What do we do with what we know now when what we’ve known before stands in stark contrast to the truths we’ve recently uncovered? How do we marvel with awe at the transcendent staring into the bowels of hell? How do we resolve the tension?
This, I believe, is the invitation of liminality. Like the solemn pause between the barren winter and spring’s first buds, the threshold offers room for recognition and acknowledgment while making space for what is not yet known. In the stark emptiness of winter, all that has been gussied up to be palatable and presentable is shown for what it is. The truth of our checkered past stares at us boldly, nakedly, unhidden. And yet, underneath the surface of this harsh, blistery reality, another truth is incubating, waiting to yield its fruit. Can we trust what’s there to offer us something we have not yet seen?
In liminal space…the place of mystery,
the unknown…we offer ourselves
what we’ve longed to have
given to us.
Our history of atrocity, lived experiences, and hope converge, rising collectively as an easily identifiable internal pain that begs for acknowledgment by someone outside of ourselves—even though our hearts know it’s not quite spring. It might feel good, after years of being shackled to scarcity, victimhood, poverty, suspicion, and inferiority, to project onto a scapegoat (holding the system complicit by association) the burden of hundreds of years of pain. We feel righteous. We long for someone else to feel what we feel or, at the very least, to validate that it’s okay for us to feel what we feel. Heavily laden with years and years of collective racial anger, misuse, and abuse, we lumber into liminality with all these feelings, these shackles of oppression.
And there, in liminal space—the space of sitting with our truths; the place of mystery, the unknown; the place where we let go of our injured expectations to be seen, to be known, to be welcomed—we offer ourselves what we’ve longed to have given to us. We acknowledge our feelings—the power and depth of each one—giving them space to roll through us, to breathe and take on life.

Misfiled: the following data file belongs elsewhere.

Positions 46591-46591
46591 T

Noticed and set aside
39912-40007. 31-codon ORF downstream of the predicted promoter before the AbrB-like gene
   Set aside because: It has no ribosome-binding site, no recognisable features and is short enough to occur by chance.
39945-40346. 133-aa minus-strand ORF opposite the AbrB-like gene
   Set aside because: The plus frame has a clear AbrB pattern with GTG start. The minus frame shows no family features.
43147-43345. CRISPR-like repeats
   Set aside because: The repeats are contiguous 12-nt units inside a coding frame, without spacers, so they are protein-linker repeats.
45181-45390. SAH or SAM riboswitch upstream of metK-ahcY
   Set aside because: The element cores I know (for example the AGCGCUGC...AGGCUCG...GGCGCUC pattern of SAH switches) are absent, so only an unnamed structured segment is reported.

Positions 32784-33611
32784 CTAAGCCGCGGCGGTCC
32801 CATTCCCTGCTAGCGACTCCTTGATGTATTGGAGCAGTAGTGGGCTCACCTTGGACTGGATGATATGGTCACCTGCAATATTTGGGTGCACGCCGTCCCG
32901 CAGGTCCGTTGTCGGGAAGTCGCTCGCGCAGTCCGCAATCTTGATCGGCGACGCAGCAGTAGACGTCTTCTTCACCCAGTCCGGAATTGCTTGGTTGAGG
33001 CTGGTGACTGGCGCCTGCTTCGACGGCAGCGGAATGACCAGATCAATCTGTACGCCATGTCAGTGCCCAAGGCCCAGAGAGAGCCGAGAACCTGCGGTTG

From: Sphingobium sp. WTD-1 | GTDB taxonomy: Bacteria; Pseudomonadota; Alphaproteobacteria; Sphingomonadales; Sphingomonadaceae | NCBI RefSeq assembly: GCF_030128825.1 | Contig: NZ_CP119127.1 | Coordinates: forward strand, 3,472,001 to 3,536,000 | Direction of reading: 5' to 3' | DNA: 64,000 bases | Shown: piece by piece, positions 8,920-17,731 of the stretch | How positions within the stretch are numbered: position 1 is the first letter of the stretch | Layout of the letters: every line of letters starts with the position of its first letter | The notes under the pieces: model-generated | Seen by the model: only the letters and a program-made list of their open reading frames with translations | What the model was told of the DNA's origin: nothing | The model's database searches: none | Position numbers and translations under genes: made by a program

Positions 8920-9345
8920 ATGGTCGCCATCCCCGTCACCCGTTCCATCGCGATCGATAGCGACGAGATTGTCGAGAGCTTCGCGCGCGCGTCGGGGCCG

Instead of projecting outward or looking for resolution, we sit with them, breathe through them —allowing them to be as they are within us. We cry the tears our ancestors could not. We feel the fatigue they were not allowed to feel. We give in to the vulnerability that would have cost them their lives—not blaming, not finger-pointing, but honest truth-telling of our dehumanizing, painful history. On the threshold between what was and what will be, we unburden ourselves of our fierce, dogged determination to control the outcome of other people’s opinions of us, and there the alchemy happens.
With transformation comes power. As much as the rites of passage is about letting go of life as we once knew it, it is also about the recognition of power. What will we do with our power? What will we call forth? There at the threshold, we decide. Do I wield my power to force control, to shape the narrative and determine what will be and how it will be? Do I allow myself to be honest about humanity’s failings and the abuse of power, seeing the ways in which I too could become like that which I oppose? Can I acknowledge the monster side of my humanity: lament it, forgive it, and let it go, realizing that it may cycle around again?
In the sitting, in the feeling …in acknowledging our pain and our truth, we surrender control. We surrender ourselves to mystery, trusting that Divine Love is for us. Love is with us. We trust in the image from Julian of Norwich (1342–1416), that we are oned in love. In that oneing, we fall into the seamless sense of ourselves as one with the larger flow of humanity.
We are a people diverse and beautiful, a people of colorful hues and brilliant, intelligent minds. We are a people as radical as Stokely Carmichael and as nonviolently peaceful as Martin Luther King, Jr. We are a people distinct and unique, from the shape of our lips and the curve of our hips to the curl of our hair. We are a people of form, bound by our beginning, by our history, with varied lived experiences spread across vast and numerous terrains. There is no one opinion or voice that speaks for the totality of who we are. Isn’t that true of all people?